Mr. Black borrowed $9,000 from his office manager, Jeanette Roberts, and repaid her during the same year that the loan was made.
Petitioners were unable to estimate, in dollars, the amounts of the alleged cash hoard they contend were expended during either 1991 or 1992. Petitioners failed to provide any specific details (i.e., dates, amounts, or items purchased) concerning the use of the alleged cash hoard during either 1991 or 1992 for either personal or business purposes.
All of the nondeductible expenditures Agent McCarter took into account in her net worth computation were paid either by check, or by credit card charges later paid by check.
The cash deposits into petitioners' bank accounts totaled $4,500 in 1991, and no cash deposits were made into petitioners' bank accounts during 1992.
Petitioners claimed net operating loss deductions of $19,008 and $29,917 on their 1991 and 1992 joint returns respectively.
Petitioners claimed $3,000 deductions for short-term capital losses on their 1991 and 1992 joint returns.
In the notice of deficiency, respondent determined that petitioners omitted from their 1992 joint return interest income of $3,748 and dividend income of $35 that they received from American Funds Service Company.
Agent McCarter based her adjustments to petitioners' 1992 interest income upon Forms 1099 issued in Mr. Black's name and Social Security number. None of the Forms 1099 were issued in the name or employer identification number of Frank Black, Inc.
Frank Black, Inc., did not have any bank or other accounts during 1992. Frank Black, Inc., did not conduct any business during 1992. All of petitioners' existing accounts remained in their individual names. All interest paid on petitioners' accounts was earned by petitioners individually.
During the examination conducted for the taxable years 1979 through 1981, Mr. Black refused to discuss the large deductions claimed for alleged contributions to the Universal Life Church (ULC). In addition, he refused to provide any substantiation in order to verify the secretarial expense and the casualty loss claimed on the returns and stated that the agent had no authority to ask any personal questions.
When questioned by Agent Helton during the initial interview for the examination of petitioners' 1987 through 1989 tax years, Mr. Black generally was unresponsive and evasive.
During Agent Helton's initial interview, Mr. Black told her that petitioners had not acquired any assets during the years 1987 through 1989, even though they had acquired assets, including several automobiles.
On their joint returns for the taxable years 1987, 1988, and 1989, petitioners deducted $22,350, $13,125, and $13,250, respectively, for their alleged contributions to "New Faith Baptist Church" (NFBC). Respondent disallowed all of the NFBC deductions, and petitioners subsequently conceded, pursuant to settlement, that no NFBC deductions were allowable.
During the examination, Mr. Black gave Agent Helton a statement which he stated should be sufficient to verify the deductions claimed for contributions to NFBC. The statement provided by Mr. Black included both the name of the alleged church, listed as "New Faith Baptist, Inc." and the amounts of the alleged charitable contributions. Petitioners never provided any evidence to Agent Helton to show that any church named NFBC actually existed. Agent Helton tried, without success, to verify the existence of NFBC through other means. Agent Helton checked the telephone listing for Rock Hill, South Carolina, and also checked the IRS's official listing of approved section 501(c)(3) organizations, but found no listings for the alleged church.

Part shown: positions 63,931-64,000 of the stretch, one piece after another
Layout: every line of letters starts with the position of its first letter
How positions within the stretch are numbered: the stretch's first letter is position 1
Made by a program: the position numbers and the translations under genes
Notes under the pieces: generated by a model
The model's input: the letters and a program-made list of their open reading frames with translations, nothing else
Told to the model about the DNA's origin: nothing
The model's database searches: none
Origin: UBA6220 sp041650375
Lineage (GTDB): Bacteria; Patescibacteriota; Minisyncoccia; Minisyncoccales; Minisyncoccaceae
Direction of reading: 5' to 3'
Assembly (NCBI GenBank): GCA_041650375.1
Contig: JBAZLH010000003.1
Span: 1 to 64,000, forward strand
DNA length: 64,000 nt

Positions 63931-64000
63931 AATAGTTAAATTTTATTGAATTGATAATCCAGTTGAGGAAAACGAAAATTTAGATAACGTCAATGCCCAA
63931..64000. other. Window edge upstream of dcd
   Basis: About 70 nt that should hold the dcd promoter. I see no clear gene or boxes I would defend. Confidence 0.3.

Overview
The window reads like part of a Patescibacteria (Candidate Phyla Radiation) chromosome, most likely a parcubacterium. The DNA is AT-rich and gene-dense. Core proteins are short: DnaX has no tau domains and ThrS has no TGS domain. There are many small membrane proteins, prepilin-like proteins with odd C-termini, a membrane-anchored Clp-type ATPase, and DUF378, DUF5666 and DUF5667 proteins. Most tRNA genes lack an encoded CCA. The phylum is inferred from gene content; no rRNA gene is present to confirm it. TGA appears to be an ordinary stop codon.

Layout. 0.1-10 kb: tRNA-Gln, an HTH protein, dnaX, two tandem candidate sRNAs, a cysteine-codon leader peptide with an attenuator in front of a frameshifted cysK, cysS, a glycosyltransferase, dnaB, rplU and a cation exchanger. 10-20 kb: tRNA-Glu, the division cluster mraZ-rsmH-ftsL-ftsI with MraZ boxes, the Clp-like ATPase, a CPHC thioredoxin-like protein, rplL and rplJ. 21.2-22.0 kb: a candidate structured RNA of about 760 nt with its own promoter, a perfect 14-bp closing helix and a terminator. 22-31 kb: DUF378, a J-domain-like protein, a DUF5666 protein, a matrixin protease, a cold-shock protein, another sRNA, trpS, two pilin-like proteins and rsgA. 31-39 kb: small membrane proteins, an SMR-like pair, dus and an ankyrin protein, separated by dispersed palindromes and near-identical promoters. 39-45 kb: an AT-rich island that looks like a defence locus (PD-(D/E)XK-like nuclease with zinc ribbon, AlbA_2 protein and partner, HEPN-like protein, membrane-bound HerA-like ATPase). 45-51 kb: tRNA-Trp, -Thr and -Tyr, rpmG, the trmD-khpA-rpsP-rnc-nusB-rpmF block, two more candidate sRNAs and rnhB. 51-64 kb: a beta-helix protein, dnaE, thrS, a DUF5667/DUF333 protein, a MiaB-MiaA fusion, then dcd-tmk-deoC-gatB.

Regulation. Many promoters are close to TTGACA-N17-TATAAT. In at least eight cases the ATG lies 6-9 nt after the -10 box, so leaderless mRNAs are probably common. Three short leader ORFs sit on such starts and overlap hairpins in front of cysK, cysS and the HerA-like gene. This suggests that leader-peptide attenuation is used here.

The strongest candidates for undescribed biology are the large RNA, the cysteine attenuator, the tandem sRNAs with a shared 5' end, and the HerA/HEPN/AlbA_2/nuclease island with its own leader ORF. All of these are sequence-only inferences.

Because the statement provided by Mr. Black included "Inc." in the alleged church's name, Agent Helton checked with the South Carolina Secretary of State (SCSOS). Agent Helton learned from the SCSOS that a corporation named New Faith Baptist, Inc., was on file with the SCSOS, and that its articles of incorporation listed petitioners' Rock Hill, South Carolina, address as its corporate address, and listed Mr. Black as a corporate officer. During a January 28, 1991, telephone conversation, Mr. Black told Agent Helton that NFBC had moved to Hickory, North Carolina.
Petitioners never provided Agent Helton with any canceled checks or any other credible evidence to show that they had made any contributions to NFBC (or any church) during 1987, 1988, or 1989.
During May 1991, Mrs. Black purchased a new Magic-Chef electric range at Appliance and Furniture World in Charlotte, North Carolina. The range was installed in petitioners' kitchen, was used to cook meals for petitioners' family and their guests, and it was not used for any business purposes. Mr. Black deducted the $839.95 paid for the electric range as "Supplies" on the Schedule C attached to the 1991 joint return.
During February, 1991, petitioners paid $929.10 to Steve Starnes, d.b.a. Steve's Upholstery, for replacing the foam and re-upholstering a sectional sofa. The sofa was kept in the den in petitioners' home, which was used on a regular basis as a family room by petitioners and their children and was not devoted exclusively to business purposes. Mr. Black deducted the $929.10 paid for the sofa re-upholstery as "Supplies" on the Schedule C attached to the 1991 joint return.
During May 1991, Mrs. Black purchased a 75-gallon salt water aquarium from Kent Drum (Mr. Drum), the owner of K&M Pet Center. The aquarium and related equipment were delivered to petitioners' house on the evening of May 29, 1991, and left unassembled in their den. The next day Mr. Drum assembled the aquarium in petitioners' den. The aquarium was set up the day before the sixth birthday of petitioners' son, Jonathan. The aquarium remained in petitioners' den until at least March 6, 1995. Mr. Black deducted the $1,150 paid for the aquarium as "Supplies" on the Schedule C attached to the 1991 joint return.